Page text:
All of that changed in Aurora.
I remember the tear-gas canister flying across the theater, the booming reverberation of the shotgun near the theater’s front-right emergency exit, the blinking light of the muzzle. There was abrupt pain as more than two dozen shotgun pellets pierced my face, neck, chest, arms and hands. Suddenly, I was a victim of gun violence.
Only the courage and skill of Aurora’s first responders and medical professionals made me a survivor.
I was lucky, but 12 of my fellow moviegoers were not. Their loved ones are left to mourn their violent and irrevocable departure. They are among the 34 American families who mourn the husbands, wives, daughters and sons who are murdered with guns in our country every day.
After the shooting, our national leaders offered their heartfelt condolences and sympathies, which I sincerely appreciate. But instead of starting a discussion on how to prevent such horrific tragedies, they effectively told the American people that it was too soon to talk about gun legislation — even though 48,000 Americans will be murdered with firearms during the next president’s term.
If we can’t talk about guns after one of our country’s worst mass shootings, when can we?
Toward the end of the town-hall presidential debate, the deafening silence on this topic was finally broken by Nina Gonzalez, a mother from Long Island who asked President Obama what he planned to do about assault weapons, particularly after failing to take up the issue in his current term. Moderator Candy Crowley introduced the question as one “we hear a lot.”
Unfortunately, both candidates’ answers were ones we hear a lot, too. Obama expressed interest in renewing the ban on assault weapons, but he didn’t discuss other gun-violence prevention measures. Mitt Romney argued that we don’t need new laws, focusing instead on the impact that family structure has on violence.
Neither candidate acknowledged that 40 percent of guns sold in this country are sold privately and are not subject to a background check under federal law. Neither candidate mentioned that 21 states have submitted fewer than 100 mental health records to the National Instant Criminal Background Check System since it was launched in 1998.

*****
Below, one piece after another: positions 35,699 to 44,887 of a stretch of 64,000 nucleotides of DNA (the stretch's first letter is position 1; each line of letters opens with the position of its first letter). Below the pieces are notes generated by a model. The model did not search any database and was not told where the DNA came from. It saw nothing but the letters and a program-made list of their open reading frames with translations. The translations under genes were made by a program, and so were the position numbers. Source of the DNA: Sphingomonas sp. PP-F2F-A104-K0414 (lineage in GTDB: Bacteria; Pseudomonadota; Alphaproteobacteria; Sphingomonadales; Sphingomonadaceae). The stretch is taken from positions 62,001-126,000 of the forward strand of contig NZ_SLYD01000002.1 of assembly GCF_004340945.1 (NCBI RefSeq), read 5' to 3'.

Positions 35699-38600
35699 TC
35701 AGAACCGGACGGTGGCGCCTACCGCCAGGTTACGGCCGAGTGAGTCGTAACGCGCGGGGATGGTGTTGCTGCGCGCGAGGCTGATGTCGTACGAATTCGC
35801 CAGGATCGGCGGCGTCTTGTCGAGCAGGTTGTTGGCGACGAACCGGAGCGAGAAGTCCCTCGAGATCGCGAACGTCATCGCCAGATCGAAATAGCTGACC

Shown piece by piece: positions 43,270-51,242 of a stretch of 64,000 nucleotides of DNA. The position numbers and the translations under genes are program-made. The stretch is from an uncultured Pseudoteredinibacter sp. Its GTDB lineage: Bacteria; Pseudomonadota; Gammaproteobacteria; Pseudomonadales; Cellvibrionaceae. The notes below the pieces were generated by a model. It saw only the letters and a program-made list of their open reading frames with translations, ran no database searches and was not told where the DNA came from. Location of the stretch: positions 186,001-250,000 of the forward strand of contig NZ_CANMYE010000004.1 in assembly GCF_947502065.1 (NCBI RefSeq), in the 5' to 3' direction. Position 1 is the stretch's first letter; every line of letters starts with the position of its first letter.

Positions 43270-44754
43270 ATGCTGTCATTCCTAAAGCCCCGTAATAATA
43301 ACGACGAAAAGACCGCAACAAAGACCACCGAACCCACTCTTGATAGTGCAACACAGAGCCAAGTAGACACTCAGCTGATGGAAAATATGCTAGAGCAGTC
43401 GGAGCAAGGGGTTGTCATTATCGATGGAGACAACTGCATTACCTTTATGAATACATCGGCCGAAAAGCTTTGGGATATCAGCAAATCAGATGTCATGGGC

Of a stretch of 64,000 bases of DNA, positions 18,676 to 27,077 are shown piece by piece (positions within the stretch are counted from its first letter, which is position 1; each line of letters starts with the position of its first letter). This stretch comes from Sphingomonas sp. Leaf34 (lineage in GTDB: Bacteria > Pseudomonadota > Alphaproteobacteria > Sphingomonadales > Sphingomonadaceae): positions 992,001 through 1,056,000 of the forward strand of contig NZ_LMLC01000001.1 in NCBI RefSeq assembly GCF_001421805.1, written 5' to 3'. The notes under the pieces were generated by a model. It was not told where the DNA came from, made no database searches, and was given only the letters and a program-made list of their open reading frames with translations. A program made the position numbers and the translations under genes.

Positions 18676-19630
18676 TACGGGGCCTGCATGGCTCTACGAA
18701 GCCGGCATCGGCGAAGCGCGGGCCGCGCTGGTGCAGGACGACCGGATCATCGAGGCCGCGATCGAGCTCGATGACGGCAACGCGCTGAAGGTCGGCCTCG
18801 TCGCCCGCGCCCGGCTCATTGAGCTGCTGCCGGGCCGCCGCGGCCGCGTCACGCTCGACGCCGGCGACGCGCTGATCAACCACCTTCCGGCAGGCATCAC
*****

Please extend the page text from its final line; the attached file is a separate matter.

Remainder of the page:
Our government hasn’t done a “much better job in terms of background checks,” as Obama said in last week’s debate, nor will gun violence just fix itself, as Romney implied.
Legislation pending in Congress, the Fix Gun Checks Act, addresses these issues directly by requiring background checks on every gun sale and increasing the penalties for states that do not submit mental-health records.
Polling by Frank Luntz for Mayors Against Illegal Guns found this summer that 74 percent of gun owners who are members of the National Rifle Association and 87 percent of nonmembers who own guns support requiring a background check for every gun sale. In other words, the public overwhelmingly supports common-sense gun regulations that are hard on criminals and minimally obtrusive for law-abiding citizens.
Although the cars that nearly ran me over a few times during our bike trip are regulated and require registration nationwide, the lethal guns I saw being sold out of the back of a pickup truck when I bicycled through northern Louisiana are subject to barely any regulation.
Nina Gonzalez and I are among the more than 270,000 Americans who have signed a petition demanding a plan from both presidential candidates to reduce gun violence (www.demandaplan.org). We’ll never know whether a stronger background check system would have prevented the shooting in Aurora, but we do know that it will help save thousands of lives during the next president’s term.
Are you listening, President Obama and Mr. Romney?